My friend Soren is breaking up with his partner, who he lives with, and can’t move out. Why? Soren’s entire net worth is consumed by a company 401(k) plan and a vacation rental with a large mortgage that he bought with his partner. By the standards of the average person, Soren is wealthy, but because his wealth is all untouchable, Soren won’t have the cash he needs for a security deposit and moving expenses until he and his partner sell the rental property. Was he lured into the real estate investing market way too soon? Yep. So what might he have done differently?
Savings Plan Hierarchy
Soren would have benefited by building up some liquid cash and investments first. I encourage clients to go in this order when it comes to investing surplus income:
- Cash reserves (to fund your Emergency Plan)
- Employer-sponsored retirement plans, such as a 401(k), 403(b), or SEP IRA
- Investments like mutual funds that can be sold to cover expenses
- Privately held income-producing real estate
Soren should have had an emergency plan in place to provide some runway for personal expenses in case something like a job change or disability happened (or in his case, a sudden breakup where he was living in his partner’s home).
Employer-Sponsored Retirement Plans
Soren gets an A in this category because he makes the maximum contribution to his company 401(k) every year. Even if he gets the urge to buy more real estate in the future, this account will ensure that some portion of his portfolio owns businesses (stocks) instead of private real estate. If he makes big mistakes or has some bad luck with real estate, he’ll still have this long-term account that will be available when he’s older. And let’s not forget that 401(k) accounts can get you a big tax deduction. If Soren becomes self-employed, he’ll be able to reduce his taxable income by as much as $60,000 a year.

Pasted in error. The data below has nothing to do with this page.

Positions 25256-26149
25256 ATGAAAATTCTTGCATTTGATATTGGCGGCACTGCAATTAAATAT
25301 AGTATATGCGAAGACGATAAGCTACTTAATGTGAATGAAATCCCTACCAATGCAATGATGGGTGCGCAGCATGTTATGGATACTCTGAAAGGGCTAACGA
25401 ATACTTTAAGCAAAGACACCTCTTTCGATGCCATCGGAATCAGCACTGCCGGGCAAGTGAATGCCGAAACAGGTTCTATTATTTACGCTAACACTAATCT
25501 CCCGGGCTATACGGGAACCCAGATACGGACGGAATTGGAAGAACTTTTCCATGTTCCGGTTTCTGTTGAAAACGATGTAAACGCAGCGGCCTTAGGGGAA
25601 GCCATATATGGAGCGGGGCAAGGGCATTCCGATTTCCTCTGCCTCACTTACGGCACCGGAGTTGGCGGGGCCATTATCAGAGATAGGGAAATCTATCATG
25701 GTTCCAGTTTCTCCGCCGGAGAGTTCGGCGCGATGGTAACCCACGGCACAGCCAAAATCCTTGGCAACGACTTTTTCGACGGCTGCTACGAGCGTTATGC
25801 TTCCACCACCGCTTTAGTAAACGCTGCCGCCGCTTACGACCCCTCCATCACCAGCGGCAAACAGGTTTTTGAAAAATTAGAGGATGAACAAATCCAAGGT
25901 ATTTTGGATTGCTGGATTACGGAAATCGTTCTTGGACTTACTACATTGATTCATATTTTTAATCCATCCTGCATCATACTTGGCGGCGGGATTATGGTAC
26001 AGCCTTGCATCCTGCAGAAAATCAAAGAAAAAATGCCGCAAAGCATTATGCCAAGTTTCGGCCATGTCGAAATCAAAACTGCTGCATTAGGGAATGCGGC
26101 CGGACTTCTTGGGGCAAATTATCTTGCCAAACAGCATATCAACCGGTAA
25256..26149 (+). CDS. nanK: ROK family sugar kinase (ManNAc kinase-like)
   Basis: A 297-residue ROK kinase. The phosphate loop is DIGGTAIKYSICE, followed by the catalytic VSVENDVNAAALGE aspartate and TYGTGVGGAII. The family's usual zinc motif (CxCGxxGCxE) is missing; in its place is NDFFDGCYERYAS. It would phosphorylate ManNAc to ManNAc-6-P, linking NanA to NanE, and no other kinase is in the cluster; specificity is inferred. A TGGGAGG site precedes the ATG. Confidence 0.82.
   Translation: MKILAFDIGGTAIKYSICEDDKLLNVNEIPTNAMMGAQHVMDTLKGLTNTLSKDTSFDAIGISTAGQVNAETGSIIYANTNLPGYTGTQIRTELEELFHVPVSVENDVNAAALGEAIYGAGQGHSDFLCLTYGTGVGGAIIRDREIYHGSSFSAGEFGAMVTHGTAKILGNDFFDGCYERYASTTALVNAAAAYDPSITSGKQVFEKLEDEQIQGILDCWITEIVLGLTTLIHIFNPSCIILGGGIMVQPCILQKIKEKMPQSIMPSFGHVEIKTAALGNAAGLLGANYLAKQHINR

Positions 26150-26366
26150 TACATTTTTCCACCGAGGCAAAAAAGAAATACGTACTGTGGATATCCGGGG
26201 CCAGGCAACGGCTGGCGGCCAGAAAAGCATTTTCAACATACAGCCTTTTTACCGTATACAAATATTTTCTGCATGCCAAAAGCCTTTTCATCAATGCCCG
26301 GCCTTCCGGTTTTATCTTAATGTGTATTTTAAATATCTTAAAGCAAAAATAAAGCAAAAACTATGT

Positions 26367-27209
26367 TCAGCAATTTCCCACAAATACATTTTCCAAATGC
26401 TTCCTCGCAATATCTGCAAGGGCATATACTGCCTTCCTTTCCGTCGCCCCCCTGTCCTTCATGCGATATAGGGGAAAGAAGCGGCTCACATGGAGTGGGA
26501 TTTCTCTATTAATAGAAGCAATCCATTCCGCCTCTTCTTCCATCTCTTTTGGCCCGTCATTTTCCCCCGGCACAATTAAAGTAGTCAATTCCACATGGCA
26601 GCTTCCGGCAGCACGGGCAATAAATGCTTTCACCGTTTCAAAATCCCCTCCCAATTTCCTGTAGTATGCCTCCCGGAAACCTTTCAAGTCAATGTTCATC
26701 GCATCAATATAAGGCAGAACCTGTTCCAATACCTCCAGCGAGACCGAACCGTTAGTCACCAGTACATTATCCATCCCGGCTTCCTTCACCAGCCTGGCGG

How Much Real Estate?
Now comes the hard part. Once Soren sells the rental and builds up his cash reserves, will he put all of his excess cash (after maxing out to his retirement account) back into real estate? Or will he invest his surplus income into a good old fashioned investment account?
Personally, I think keeping 30% or less of one’s net worth in real estate is reasonable. Your number may be different, but whatever your magic number is, lock in on it and then make sure your real estate holdings stay below that number. For example, if 30% is your magic number, then after maxing out to your retirement plans you should invest your surplus take-home pay and rental income into a regular brokerage account. Periodically check to see how much of your total net worth is consumed by real estate. If down the road private real estate only makes up, say, 20% of your net worth, then you can buy another income-producing property.
I’ve heard the real estate addict’s case that “they” aren’t making more land and interest rates have nowhere to go but up. Perhaps that’s true. Still, it’s safer to round up when budgeting for your real estate expenses and round down when you’re guessing at the appreciation you’ll enjoy in the long term. You also need to ensure that you have sufficient cash reserves set aside for those periods where your rental is cash flow negative (when costs exceed income, often because of unexpected expenses and unexpected periods of vacancy).
I challenge you to track the number of hours that you spend each year dealing with tenants, repairs, paperwork, tax returns, etc. If you want to learn more about income producing real estate, my good friend Craig (a fantastic realtor and author of Destination Perpetuity) and I love to spar on the topic. Stay tuned at our Abacus events page if you want to watch us debate the role of investment real estate in one’s portfolio.